We conclude that the Court of Appeals erred in denying Lozada a certificate of probable cause because under the standards set forth in Barefoot Lozada made a substantial showing that he was denied the right to effective assistance of counsel. The District Court rested its analysis on the prejudice prong of the Strickland inquiry and that was presumably the basis for the Court of Appeals' decision to deny a certificate of probable cause. We believe the issue of prejudice caused by the alleged denial of the right to appeal could be resolved in a different manner than the one followed by the District Court. Since Strickland, at least two Courts of Appeals have presumed prejudice in this situation. See Abels v. Kaiser, 913 F.2d 821, 823 (CA10 1990); Estes v. United States, 883 F.2d 645, 649 (CA8 1989); see also Rodriquez v. United States, 395 U.S. 327, 330, 89 S.Ct. 1715, 1717, 23 L.Ed.2d 340 (1969). The order of the Court of Appeals did not cite or analyze this line of authority as reflected in Estes, which had been decided before the Ninth Circuit issued its ruling.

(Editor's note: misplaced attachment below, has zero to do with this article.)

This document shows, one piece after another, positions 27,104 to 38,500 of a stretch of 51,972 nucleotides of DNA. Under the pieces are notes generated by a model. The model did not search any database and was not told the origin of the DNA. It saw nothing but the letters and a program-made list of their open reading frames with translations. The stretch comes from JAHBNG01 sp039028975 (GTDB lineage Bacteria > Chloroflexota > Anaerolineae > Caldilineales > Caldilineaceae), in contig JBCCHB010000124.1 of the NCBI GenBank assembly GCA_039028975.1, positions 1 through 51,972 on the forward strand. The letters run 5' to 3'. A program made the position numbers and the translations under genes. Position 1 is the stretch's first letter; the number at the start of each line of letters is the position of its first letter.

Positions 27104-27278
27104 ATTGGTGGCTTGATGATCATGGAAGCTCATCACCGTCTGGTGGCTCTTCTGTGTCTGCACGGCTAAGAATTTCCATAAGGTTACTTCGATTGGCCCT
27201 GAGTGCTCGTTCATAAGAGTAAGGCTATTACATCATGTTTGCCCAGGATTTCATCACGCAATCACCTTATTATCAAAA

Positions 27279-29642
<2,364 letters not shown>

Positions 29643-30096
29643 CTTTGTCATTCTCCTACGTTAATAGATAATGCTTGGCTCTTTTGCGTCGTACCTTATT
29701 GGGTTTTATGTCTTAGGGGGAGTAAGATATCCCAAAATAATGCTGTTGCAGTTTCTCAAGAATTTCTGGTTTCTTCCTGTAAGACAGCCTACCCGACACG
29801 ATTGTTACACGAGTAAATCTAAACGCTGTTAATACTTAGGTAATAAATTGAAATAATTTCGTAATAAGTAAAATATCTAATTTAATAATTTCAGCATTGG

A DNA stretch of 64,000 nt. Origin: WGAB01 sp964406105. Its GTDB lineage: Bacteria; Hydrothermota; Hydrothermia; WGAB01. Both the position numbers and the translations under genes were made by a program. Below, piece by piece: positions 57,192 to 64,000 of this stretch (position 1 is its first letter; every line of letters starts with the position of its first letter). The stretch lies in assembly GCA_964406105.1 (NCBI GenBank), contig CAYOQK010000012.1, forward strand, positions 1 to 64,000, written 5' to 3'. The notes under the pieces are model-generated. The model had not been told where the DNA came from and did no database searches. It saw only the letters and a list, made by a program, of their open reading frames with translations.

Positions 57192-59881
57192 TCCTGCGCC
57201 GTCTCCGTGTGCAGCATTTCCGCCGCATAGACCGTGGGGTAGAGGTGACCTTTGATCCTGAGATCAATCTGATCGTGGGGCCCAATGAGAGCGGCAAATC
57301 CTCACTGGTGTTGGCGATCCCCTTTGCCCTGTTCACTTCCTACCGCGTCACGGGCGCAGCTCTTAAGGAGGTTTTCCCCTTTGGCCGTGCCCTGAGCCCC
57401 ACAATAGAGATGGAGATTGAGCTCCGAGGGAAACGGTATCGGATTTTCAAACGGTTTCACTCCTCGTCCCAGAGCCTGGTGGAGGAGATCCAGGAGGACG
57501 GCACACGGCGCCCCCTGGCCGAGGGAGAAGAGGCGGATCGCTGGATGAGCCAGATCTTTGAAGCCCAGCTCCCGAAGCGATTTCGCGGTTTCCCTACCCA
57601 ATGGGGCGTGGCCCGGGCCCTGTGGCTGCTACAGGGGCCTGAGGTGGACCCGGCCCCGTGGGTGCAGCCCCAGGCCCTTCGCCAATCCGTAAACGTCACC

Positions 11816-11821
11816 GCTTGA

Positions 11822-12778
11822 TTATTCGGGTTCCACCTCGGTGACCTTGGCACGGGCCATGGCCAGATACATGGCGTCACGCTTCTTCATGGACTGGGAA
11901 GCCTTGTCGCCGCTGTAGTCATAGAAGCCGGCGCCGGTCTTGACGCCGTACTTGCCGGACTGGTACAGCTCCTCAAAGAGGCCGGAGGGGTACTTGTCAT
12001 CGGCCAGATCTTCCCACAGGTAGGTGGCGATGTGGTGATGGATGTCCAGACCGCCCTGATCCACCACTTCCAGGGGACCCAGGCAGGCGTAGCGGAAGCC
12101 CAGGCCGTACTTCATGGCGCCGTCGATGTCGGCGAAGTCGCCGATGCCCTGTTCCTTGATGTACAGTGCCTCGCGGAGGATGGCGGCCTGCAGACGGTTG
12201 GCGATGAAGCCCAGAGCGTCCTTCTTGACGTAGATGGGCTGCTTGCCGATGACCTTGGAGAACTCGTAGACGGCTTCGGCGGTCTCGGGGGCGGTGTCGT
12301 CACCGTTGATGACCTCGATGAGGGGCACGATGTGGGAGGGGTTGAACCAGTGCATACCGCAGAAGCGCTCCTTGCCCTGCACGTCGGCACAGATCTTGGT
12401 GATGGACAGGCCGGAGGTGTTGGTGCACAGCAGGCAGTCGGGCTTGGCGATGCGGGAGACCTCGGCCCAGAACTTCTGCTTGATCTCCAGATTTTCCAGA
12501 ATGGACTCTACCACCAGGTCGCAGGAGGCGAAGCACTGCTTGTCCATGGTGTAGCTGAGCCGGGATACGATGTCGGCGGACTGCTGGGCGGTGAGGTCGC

Id. 111 S.Ct. at 862.
We must now decide whether our post- Strickland holdings that a section 2254 petition must allege prejudice where there is a failure to file a notice of appeal survive the Supreme Court's holding in favor of Lozada on the issue of probable cause. We hold that they do not.
Rodriquez v. United States, 395 U.S. 327, 89 S.Ct. 1715, 23 L.Ed.2d 340 (1969) originated in this circuit. In Rodriquez, we had affirmed the district court's decision, which held that a section 2255 petitioner must disclose the "nature of the error and prejudice which he proposes by appeal to correct" in order to get relief. Rodriquez v. United States, 387 F.2d 117, 118 (9th Cir. 1967), rev'd, 395 U.S. 327, 89 S.Ct. 1715, 23 L.Ed.2d 340 (1969). In reversing our affirmance, the Supreme Court said: